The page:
If I had more time I would post youtube snips of Denis Lavant dancing. Okay, settle for an interview:
This was by far my favorite writing experience of this year. I finally got to digress on Lavant. I have a list of top five people to have a beer with. Lavant is firm at three after Bob Dylan and David Dark.
8. Let The Bullets Fly (Wen Jiang)
This really should be higher, and I predict that despite its totally dismaying effect – this is the film against which all Chinese cinema of the next decade will be measured. It is funny, complicated, disastrous, and winsome at the same time. I haven’t talked to anyone that has made it through this film in the first shot – but it makes Tarantino look like a schlub. This is a far cry from standards like Yellow Earth or Raise the Red Lantern in the sense that it doesn’t shy away from the “indigestible whiplashing change in Chinese politics and society.”
9. Haywire (Steven Soderbergh)
I have long suspected that if actually accomplished, pure action cinema would look a lot like pure cinema. Haywire comes awful close to proving the hypothesis.
10. Oslo, August 31st (Joachim Trier)
I failed to publish my review of this film in a timely way because it hit too close to home. This is one of the best films about the horror of addiction I have seen. It doesn’t have the pizzazz of Aronofksy’s extended heroin paean or the noir verve of Leaving Las Vegas or the drama of Flight. It does understand addiction narratives as locked room mysteries – troubling stories whose clues only really make sense when seen in reverse. Let this film inform your responses to those people in your life that befuddle you with a penchant for self destruction.
Note: I initially had two films on this list that I thought had passed the “one week theatrical release in NY standard” most use to compile these lists. The following two did not:
Walker (Tsai Ming-Liang)
A Buddhist monk walking in slow motion against Gursky backgrounds and Mondrian geometric wonders. I will never not show this to a religious studies class, as it is Buddha via McLuhan. It is easy to extract a number of lessons about the pace of modern life from this little film, but its mute witness is a formal masterpiece that could hang in the finest of galleries. I initially had this positioned at “1” for this year, but its release mode makes that problematic. I caught it, like most of the planet, on China’s version of YouTube. As we begin to see similarly web-based releases for such directors in the future, that makes current list-making modes a mismatch for emerging distribution trends.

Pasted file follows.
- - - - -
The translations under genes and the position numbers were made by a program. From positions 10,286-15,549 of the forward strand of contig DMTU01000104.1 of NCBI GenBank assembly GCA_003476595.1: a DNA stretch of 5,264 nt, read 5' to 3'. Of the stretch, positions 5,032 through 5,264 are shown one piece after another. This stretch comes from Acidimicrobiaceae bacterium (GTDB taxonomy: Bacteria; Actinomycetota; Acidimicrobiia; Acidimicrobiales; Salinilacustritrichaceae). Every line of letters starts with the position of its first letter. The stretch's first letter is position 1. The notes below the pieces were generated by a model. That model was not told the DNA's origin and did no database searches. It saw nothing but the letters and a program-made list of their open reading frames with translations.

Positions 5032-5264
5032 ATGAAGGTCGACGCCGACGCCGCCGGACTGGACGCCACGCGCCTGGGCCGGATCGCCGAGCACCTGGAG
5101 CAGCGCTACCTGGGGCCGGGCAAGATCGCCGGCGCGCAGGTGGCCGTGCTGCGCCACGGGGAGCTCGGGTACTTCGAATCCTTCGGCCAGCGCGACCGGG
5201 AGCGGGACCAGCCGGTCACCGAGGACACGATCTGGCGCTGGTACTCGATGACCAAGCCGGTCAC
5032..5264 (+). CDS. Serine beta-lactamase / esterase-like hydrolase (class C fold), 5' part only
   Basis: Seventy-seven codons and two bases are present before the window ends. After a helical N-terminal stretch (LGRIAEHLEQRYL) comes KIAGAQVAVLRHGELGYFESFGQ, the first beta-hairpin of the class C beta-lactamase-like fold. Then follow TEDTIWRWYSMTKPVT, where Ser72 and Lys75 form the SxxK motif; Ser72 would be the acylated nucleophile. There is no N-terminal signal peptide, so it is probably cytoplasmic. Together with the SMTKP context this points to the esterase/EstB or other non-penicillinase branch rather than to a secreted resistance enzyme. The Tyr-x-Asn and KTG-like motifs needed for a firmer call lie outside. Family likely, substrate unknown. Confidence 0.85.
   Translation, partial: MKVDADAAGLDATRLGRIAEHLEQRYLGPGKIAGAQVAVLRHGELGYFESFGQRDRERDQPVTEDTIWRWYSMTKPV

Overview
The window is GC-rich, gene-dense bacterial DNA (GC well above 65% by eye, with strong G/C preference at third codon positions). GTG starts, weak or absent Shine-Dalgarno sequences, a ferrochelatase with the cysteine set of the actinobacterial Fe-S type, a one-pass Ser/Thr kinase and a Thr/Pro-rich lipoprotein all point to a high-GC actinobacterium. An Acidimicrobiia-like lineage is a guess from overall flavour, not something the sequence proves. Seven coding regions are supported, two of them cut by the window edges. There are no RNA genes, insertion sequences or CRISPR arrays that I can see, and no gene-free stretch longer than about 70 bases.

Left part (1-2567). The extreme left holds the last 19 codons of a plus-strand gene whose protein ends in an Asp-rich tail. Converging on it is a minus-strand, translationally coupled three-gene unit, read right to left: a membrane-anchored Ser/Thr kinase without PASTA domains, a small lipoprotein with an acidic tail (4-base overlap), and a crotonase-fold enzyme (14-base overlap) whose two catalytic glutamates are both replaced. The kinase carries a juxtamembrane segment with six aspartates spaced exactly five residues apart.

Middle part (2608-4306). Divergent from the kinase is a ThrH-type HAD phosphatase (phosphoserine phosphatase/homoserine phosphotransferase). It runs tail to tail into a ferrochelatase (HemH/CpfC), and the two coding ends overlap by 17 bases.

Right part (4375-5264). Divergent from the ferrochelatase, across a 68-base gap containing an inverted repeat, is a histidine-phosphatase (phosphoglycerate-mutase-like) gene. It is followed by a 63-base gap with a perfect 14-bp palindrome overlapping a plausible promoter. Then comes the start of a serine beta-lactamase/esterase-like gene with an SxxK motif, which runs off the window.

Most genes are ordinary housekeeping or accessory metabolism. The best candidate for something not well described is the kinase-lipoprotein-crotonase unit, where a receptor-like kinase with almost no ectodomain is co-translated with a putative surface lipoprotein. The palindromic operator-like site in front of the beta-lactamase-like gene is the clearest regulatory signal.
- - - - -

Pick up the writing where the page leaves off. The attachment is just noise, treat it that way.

Seeking Asian Female(Debbie Lum)
Originally at “9” for the year. but I guess this was largely reserved for the festival circuit also. Few saw this documentary by a San Francisco filmmaker about an older American guy trying to buy an Asian wife. And then they actually fall in love. This is a wonderfully baffling documentary. Lum’s direction is conflicted in a very constructive way. She also turned out to be one of the most transparent directors I have had the privilege to interact with. I am intensely interested in what she does next.
Additional films: Thanks to the below comments for reminding me that I neglected to mention a few films that could very well be on this list, depending on the day, weather, etc… Zvyagintsev’s Elena is a complex genre experience that puts a mercenary sense of class under his observant lens (and it is scored by Philip Glass). I am still puzzling out the implications of Cronenberg’s Cosmopolis, which avoids his typical body horror but may be a sort of précis for his filmography. Oh, and Pattinson is pretty stunning in this. Greece was really active in the art house this year with Lanthimos’ Alps and Tsangari’s Attenberg finally making the rounds. Both are challenging, awkwardly humane, finely crafted films. And for more traditional fare, I really enjoyed Kurtzman’s People Like Us, largely because its trio of leads really sells what would otherwise be a pretty pedestrian drama.